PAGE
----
This weekend we passed an important milestone, we moved Kinship back to Confederation Basin in downtown Kingston. It looks like we turned up way to early to the party but we are happy to be back.
Confederation Basin is 30 minutes less travel time from Ottawa and we don’t have to drive if we want to buy food or eat out, so life is a lot simpler. Cutting the cord at Loyalist Cove was hard, having skilled people around has been a big help, we were made very welcome and we were able to get a lot done. Before leaving we installed the radar and wind generator on the arch with help from Loyalist staff and we sent Kathleen up the mast to move the topping lift to the right side of spreaders before putting the boom back into place.
Kathleen up the mast.
Here I am wiring up the radar, sitting on the arch made this quite easy as everything was to hand.
After we took the ladder off the boat the last thing to was to remove the tether from the wind generator and test the systems. Everything on the arch is working well. we have to add the solar panels and the 2 sat phone systems and rig the dinghy lift but we are getting closer. Dave from Quinte Canvas has started work on the new bimini and enclosure, the frames are in place and he has made his patterns. Now it is a race between Dave finishing up and the mass invasion of Kingston may flies.
Kinship is cleaned up and looking great at least on the outside. On the inside we are still in the process of replacing the water tanks, the first one has been built, but more on that next time.
We had a very busy weekend. Kinship has been launched and the mast is up. Dave and the boys and girls at Loyalist Cove Marina lifted the mast on Monday afternoon capping a weekend of real progress. For the first time this year we were able to stay on the boat, our cabin is usable even if the rest of the boat is still a mess while we wait for the first water tank. Though inside work took a back seat, we made lots of progress on the arch and exterior projects.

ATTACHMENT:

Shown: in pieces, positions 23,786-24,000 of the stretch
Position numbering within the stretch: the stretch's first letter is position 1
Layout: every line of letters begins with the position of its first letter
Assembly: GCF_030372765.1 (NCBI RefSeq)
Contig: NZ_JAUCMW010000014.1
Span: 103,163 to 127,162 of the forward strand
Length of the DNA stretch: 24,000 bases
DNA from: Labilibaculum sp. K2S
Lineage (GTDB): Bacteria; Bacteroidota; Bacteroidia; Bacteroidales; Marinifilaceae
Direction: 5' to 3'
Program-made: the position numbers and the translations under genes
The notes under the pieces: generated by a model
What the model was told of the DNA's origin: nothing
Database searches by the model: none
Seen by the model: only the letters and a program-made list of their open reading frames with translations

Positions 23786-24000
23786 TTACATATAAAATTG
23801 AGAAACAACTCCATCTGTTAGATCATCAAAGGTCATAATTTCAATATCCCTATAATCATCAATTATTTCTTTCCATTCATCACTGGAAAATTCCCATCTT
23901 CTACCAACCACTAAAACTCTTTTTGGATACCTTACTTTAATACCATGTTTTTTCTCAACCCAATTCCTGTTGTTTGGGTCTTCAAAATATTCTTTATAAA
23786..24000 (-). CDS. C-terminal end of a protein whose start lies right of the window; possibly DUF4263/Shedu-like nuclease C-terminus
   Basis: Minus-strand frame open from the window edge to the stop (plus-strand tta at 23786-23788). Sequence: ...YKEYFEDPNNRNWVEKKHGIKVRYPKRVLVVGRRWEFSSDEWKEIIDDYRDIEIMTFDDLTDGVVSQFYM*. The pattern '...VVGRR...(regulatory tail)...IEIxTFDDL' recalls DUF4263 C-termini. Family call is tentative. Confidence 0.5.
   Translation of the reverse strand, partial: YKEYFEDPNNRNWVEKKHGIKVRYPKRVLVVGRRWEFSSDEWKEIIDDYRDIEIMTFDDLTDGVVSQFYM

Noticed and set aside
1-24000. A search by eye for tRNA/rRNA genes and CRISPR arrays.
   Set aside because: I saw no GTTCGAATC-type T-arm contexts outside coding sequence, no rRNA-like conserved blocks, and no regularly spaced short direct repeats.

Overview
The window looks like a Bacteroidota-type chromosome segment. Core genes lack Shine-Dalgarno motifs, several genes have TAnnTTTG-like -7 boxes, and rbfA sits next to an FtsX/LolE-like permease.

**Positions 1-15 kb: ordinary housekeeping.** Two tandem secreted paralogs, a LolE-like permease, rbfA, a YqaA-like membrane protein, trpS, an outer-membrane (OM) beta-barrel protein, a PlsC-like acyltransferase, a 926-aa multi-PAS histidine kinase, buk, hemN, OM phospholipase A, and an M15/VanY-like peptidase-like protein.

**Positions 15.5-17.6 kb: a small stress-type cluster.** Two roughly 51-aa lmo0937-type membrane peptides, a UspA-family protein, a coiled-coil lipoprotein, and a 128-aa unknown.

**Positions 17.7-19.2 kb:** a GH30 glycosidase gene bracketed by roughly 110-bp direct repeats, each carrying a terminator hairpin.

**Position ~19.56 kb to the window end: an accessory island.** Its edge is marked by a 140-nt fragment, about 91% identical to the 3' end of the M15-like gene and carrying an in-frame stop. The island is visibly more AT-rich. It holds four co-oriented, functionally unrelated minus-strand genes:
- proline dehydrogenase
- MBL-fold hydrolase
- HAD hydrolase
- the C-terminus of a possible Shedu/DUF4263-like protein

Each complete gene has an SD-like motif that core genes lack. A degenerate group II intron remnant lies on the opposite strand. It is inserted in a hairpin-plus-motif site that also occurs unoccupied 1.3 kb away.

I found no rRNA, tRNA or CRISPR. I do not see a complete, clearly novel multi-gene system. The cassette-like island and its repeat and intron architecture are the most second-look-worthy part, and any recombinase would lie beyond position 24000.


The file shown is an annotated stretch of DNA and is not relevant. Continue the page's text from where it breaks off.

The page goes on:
On the arch, we have four working antennas for primary and backup GPS systems and the two antennas for the AIS. Together with running the wiring for the stern light I think we have reached about the 50% point in the assembly of the arch. The wiring for all these systems goes to the port side and involves crawling a long way into the sail locker to get access. It was very satisfying to turn on the plotter and see our position mapped and the AIS data from the ferries on the screen. There were times I did not think I would be able to get everything back together, I am feeling a lot more confident now. We have the radar and wind generator to add next week and we need to sort out the mounting for the solar panels. The wiring for these systems is easier to get to so I will not have to spend hours contorted in the far corner of the boat
At the this point, my plan is to mount the panels on 1/4 inch starboard and use some easily removable clamps to mount the panels to the frame. This will allow us to remove them if we need to reduce windage for weather or storage.
On the stern, we have mounted the fantastically expensive removable bracket system for the fantastically expensive Watt and Sea hydro generator. For the record, the expensive parts did not include the stainless part, which was quite reasonable. Now we can have the dinghy on the arch without the risk of hitting the Watt and Sea. A new folding ladder completes the cruising set up.